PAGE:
An exciting event full of wonderfully played Scottish folk songs, and a short demonstration of how to do a Celtic dance, left me in a wonderful mood for a Sunday night. Leaving Laxson Auditorium I felt I knew so much more about Scottish music, history, culture, and even geography by his explanations of what each tune was about and where it was originated, than from when I had first arrived.
The concert started when Alasir walked down one of the isles playing his first piece. It was a great start to the concert, left an impression, and set the tone for what was to be expected for the night. The faster tunes, known as jigs, had a lot of energy behind them, which was transmitted to the audience. I never realized that some the tunes they played were also slow. I was misinformed, or just assumed, that most of what the Scottish played were in a "happy" tone and were fast, but I noticed that a reasonable amount of the songs he had played were slower paced.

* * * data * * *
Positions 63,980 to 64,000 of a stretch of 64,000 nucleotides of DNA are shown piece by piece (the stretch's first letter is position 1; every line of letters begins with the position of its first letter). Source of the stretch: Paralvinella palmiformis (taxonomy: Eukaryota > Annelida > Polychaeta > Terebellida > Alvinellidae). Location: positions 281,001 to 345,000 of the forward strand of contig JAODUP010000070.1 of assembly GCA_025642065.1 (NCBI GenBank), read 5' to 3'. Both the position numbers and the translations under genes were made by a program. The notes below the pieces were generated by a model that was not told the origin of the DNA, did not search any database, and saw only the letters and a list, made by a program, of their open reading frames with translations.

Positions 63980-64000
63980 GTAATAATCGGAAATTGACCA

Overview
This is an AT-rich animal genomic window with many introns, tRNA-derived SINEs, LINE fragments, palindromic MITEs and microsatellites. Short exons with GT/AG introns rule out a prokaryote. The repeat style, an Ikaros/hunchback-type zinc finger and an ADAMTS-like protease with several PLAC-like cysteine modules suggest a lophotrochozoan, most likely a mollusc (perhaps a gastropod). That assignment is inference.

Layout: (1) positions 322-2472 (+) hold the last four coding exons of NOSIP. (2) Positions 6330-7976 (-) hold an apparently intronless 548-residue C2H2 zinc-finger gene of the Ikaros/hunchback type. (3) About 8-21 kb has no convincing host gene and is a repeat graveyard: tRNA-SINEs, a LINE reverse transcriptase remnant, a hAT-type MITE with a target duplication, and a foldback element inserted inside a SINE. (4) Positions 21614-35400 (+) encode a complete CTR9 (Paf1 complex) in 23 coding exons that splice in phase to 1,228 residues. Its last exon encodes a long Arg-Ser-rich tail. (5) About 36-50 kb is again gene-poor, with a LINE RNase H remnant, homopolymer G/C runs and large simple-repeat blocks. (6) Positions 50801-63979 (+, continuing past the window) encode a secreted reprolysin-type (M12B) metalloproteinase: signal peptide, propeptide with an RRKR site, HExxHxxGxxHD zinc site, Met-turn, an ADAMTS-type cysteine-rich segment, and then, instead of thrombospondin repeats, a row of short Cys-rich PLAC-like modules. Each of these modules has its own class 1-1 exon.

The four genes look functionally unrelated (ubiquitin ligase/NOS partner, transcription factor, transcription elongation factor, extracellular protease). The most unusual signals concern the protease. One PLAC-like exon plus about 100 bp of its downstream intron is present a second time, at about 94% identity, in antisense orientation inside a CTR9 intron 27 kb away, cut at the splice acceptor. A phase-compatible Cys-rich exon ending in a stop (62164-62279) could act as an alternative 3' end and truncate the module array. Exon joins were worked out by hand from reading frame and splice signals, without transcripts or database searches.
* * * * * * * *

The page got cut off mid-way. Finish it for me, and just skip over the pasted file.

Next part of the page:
I also thought it was interesting to have the piano accompanying the fiddle in the tunes, I had assumed, once again, that it was going to be just a single fiddle player. It was a pleasant surprise, it blended well and formed beautiful songs.
The jigs were interesting, they were very upbeat and played at such a fast pace. It was clearly evident that the energy Alasir put into the tunes was then given back when a few audience members got out of their seats and started dancing to them. It was really interesting and fun when he invited the audience to stand up while he taught us how to dance to the jigs ourselves. It was pretty clear that it does...